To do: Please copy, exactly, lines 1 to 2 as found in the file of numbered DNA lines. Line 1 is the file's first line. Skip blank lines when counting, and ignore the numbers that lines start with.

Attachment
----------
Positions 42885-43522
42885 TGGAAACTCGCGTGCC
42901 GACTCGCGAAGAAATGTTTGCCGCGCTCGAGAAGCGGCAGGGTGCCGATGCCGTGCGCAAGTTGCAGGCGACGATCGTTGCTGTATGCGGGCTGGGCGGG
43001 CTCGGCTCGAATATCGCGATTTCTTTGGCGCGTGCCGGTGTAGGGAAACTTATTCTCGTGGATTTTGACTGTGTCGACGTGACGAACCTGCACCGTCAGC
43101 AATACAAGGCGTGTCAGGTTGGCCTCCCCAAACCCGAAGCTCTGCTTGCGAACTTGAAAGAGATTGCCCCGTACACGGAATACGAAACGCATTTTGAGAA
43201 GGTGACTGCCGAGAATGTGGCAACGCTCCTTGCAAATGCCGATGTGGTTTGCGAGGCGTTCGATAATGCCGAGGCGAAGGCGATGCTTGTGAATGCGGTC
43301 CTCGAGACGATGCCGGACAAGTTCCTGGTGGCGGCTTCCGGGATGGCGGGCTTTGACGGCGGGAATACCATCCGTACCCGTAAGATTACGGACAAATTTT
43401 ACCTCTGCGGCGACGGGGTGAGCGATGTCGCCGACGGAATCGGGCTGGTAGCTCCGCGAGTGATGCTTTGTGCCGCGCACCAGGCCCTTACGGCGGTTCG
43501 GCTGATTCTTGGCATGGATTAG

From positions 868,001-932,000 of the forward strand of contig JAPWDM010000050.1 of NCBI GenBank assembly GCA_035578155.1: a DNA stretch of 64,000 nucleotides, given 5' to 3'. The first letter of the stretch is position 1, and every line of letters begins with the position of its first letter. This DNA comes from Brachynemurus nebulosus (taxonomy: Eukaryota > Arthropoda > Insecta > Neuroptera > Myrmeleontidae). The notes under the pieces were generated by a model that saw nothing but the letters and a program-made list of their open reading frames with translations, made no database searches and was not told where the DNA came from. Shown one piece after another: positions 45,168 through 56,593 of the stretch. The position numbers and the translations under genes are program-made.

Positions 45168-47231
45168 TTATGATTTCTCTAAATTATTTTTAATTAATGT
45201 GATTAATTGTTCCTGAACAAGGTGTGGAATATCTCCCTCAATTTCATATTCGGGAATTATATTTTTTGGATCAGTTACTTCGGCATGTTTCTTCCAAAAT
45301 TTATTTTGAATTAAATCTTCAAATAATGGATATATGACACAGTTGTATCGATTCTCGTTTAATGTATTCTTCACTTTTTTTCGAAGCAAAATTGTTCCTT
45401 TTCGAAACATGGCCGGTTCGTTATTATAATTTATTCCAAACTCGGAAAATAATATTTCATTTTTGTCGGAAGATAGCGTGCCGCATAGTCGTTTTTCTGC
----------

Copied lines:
Positions 42885-43522
42885 TGGAAACTCGCGTGCC